4. Collision coverage: provides coverage for damage to the policyholder’s vehicle due to a collision with another vehicle, object, pothole, or due to the car flipping over. This is where a policyholder’s deductible comes into play. Depending on the predetermined amount of the deductible (usually ranging from $250 to $2,000), if the policyholder is found at fault, then the repairs that the policyholder will be responsible for will be the amount of the deductible. The insurance company will then be responsible for the amount over and above the deductible. If the policyholder is not at fault, then the carrier may seek payment from the other driver’s insurance company. If the policyholder’s insurance company prevails, then the deductible will be reimbursed to the policyholder. Although collision coverage is not required by state regulations, it may be required by a lender if the vehicle is financed.

5. Comprehensive coverage: coverage for theft of the vehicle or damage caused by something other than a car accident, examples are fire, theft, falling objects, earthquakes, vandalism, hail, flood, explosions, or contact with animals. Depending on your insurance company, the carrier may offer separate glass coverage if the policyholder’s windshield becomes cracked. This separate coverage may or may not come with a deductible. Although comprehensive coverage is not required by state regulations, it may be required by a lender if the vehicle is financed. Comprehensive insurance usually has a deductible.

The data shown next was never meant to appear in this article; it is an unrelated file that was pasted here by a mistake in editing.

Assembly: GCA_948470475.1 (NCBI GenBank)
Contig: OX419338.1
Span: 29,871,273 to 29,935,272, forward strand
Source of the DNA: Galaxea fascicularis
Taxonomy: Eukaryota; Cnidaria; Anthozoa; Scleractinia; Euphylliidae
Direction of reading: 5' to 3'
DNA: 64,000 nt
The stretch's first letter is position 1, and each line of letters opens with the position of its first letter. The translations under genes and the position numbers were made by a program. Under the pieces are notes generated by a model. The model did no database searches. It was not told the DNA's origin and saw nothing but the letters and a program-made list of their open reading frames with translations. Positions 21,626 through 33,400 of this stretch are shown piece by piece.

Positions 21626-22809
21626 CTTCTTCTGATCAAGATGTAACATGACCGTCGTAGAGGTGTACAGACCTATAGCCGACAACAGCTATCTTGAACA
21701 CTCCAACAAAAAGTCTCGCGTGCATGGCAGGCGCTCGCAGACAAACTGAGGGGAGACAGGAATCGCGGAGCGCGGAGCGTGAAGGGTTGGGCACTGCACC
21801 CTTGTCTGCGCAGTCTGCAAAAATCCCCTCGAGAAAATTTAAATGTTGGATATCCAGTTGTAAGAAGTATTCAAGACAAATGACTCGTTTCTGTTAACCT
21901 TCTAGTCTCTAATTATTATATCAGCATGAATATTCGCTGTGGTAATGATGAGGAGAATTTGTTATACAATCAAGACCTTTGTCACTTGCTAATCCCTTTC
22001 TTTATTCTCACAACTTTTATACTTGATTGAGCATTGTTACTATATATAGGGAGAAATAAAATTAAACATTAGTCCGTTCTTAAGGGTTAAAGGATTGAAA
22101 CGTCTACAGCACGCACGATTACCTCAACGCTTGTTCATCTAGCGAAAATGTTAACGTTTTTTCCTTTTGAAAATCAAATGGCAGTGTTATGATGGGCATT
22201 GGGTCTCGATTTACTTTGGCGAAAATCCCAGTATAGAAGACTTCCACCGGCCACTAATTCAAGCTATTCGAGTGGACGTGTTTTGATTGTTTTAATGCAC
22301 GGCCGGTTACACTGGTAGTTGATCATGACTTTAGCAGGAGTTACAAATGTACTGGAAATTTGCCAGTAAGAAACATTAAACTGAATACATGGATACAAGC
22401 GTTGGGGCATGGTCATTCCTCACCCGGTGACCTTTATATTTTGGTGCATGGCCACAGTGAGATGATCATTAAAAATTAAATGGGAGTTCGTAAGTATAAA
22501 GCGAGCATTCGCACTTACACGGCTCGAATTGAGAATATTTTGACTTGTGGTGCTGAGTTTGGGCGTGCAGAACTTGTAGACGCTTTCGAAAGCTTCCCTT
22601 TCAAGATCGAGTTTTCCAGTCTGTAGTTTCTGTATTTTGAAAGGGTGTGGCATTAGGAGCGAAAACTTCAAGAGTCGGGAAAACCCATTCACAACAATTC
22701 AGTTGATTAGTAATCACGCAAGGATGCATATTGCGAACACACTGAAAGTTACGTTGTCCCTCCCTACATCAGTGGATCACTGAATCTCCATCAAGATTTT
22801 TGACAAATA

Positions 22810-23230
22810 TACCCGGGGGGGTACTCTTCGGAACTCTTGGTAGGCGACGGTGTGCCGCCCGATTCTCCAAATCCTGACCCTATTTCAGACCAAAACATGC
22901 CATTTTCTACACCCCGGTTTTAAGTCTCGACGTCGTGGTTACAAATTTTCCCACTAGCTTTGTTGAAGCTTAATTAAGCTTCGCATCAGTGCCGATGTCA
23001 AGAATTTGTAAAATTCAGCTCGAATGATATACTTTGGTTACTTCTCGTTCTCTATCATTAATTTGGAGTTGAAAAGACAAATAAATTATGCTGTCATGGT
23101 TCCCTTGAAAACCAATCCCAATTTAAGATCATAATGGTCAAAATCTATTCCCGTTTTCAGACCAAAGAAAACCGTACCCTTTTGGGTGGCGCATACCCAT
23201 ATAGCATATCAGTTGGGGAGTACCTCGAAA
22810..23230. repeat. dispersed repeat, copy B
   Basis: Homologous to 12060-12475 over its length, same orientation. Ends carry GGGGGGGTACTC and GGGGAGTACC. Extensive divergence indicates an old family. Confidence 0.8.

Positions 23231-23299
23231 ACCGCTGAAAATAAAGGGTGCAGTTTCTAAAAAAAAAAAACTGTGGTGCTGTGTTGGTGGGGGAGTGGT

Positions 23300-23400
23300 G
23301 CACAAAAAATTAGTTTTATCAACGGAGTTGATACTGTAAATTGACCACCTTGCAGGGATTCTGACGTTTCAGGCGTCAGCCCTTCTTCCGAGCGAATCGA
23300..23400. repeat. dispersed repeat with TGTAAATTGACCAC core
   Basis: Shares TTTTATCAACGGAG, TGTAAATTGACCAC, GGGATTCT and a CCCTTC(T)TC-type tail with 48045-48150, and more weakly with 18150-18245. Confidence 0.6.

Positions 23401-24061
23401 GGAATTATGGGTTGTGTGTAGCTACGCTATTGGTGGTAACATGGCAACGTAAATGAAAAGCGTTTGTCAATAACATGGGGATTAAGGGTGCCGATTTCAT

6. Uninsured and underinsured motorist coverage: uninsured coverage is for bodily injuries to a policyholder and his passengers when an uninsured motorist (a driver who does not have auto insurance) causes an auto accident. Uninsured motorist coverage also extends to hit and run accidents. Underinsured motorist coverage kicks in if the at-fault driver fails to have adequate insurance to pay for the policyholder’s damages. Certain states combine these two coverages, while others maintain them as separate coverages. These will usually cover bills concerning rehabilitation, medical expenses, funeral costs, and pain and suffering.

Additional car insurance coverage options

In addition to the six basic coverages, a policyholder may want to consider additional coverages. However, if a policyholder takes advantage of these added coverages, the carrier will treat these as claims that go on your record.

Umbrella policy. An umbrella policy will protect you and your assets in case you are at fault for an accident that goes beyond the limit of your insurance. If you are found at fault for an accident and are forced to pay a high amount over and above your insurance limits, you may be on the hook for your current and future earnings. Umbrella insurance protects your finances from these types of lawsuits.